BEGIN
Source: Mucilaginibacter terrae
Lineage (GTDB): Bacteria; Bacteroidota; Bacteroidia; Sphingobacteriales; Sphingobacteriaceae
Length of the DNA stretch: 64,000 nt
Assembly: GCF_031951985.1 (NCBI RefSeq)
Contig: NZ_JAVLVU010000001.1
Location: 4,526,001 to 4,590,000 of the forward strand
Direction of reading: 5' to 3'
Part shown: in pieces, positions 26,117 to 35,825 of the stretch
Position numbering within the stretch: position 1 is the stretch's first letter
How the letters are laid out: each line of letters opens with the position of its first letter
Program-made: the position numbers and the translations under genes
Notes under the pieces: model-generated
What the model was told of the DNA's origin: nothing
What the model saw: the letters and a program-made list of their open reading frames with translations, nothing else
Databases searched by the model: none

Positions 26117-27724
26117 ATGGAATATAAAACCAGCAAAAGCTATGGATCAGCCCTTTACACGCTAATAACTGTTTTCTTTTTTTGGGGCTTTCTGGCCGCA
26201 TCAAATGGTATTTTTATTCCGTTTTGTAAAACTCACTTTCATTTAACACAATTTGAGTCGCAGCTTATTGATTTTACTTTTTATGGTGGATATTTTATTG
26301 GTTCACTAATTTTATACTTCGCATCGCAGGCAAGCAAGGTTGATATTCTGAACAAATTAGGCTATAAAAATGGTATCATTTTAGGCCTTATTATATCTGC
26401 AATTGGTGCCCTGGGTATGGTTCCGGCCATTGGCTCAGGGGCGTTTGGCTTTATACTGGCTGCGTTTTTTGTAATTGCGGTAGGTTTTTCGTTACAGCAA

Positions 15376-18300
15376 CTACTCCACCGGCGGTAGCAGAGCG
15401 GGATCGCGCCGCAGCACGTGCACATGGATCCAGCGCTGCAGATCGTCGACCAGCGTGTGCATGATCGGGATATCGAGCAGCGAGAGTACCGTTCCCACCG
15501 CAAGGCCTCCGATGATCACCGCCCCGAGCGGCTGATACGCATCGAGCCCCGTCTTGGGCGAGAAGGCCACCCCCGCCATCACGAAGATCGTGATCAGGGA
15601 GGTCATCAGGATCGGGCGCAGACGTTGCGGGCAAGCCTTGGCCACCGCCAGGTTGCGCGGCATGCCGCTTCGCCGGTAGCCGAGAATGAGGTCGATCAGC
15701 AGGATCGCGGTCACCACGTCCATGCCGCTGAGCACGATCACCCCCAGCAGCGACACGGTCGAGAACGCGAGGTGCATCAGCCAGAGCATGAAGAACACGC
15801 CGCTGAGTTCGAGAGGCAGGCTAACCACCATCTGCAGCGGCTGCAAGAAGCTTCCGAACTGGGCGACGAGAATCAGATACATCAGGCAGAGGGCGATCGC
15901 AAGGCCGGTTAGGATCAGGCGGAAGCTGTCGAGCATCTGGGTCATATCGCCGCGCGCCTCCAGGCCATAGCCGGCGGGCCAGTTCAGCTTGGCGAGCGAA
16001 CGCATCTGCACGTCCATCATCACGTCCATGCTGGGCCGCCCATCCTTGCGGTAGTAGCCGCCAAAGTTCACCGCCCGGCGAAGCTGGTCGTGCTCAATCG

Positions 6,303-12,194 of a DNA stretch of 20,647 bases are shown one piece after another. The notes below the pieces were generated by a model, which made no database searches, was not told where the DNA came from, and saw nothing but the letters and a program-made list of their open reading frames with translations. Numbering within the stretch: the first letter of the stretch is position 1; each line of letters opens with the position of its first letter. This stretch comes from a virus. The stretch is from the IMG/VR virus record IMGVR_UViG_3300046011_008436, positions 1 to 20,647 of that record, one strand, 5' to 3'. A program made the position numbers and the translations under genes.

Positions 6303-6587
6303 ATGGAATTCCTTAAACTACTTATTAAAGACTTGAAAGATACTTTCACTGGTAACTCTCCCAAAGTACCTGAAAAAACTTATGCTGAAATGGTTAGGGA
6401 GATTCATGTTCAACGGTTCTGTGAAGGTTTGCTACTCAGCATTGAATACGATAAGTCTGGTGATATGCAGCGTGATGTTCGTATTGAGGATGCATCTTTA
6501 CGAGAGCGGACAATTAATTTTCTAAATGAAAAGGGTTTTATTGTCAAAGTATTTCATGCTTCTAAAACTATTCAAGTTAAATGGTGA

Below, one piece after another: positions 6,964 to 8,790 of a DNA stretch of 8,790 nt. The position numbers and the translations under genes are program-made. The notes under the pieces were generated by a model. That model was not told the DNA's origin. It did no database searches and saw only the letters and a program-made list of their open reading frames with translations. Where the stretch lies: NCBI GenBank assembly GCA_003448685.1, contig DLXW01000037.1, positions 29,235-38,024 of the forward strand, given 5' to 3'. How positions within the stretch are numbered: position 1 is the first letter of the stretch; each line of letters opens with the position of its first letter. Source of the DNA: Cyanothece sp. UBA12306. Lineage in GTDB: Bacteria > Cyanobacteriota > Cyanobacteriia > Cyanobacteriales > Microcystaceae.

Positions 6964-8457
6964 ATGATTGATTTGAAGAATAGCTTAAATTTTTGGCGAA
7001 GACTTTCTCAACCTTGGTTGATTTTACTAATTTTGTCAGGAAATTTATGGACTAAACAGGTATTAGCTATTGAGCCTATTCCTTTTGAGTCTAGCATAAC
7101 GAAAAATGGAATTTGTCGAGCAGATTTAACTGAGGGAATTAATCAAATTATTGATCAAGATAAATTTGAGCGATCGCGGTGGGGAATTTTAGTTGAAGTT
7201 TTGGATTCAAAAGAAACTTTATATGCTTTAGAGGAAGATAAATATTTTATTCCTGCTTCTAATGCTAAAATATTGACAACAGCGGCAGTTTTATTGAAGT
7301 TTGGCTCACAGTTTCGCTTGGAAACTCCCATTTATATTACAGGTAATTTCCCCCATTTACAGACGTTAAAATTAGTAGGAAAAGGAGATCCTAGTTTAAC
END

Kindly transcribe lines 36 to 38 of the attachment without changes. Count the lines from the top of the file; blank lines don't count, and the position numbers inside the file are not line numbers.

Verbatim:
Positions 6964-8457
6964 ATGATTGATTTGAAGAATAGCTTAAATTTTTGGCGAA
7001 GACTTTCTCAACCTTGGTTGATTTTACTAATTTTGTCAGGAAATTTATGGACTAAACAGGTATTAGCTATTGAGCCTATTCCTTTTGAGTCTAGCATAAC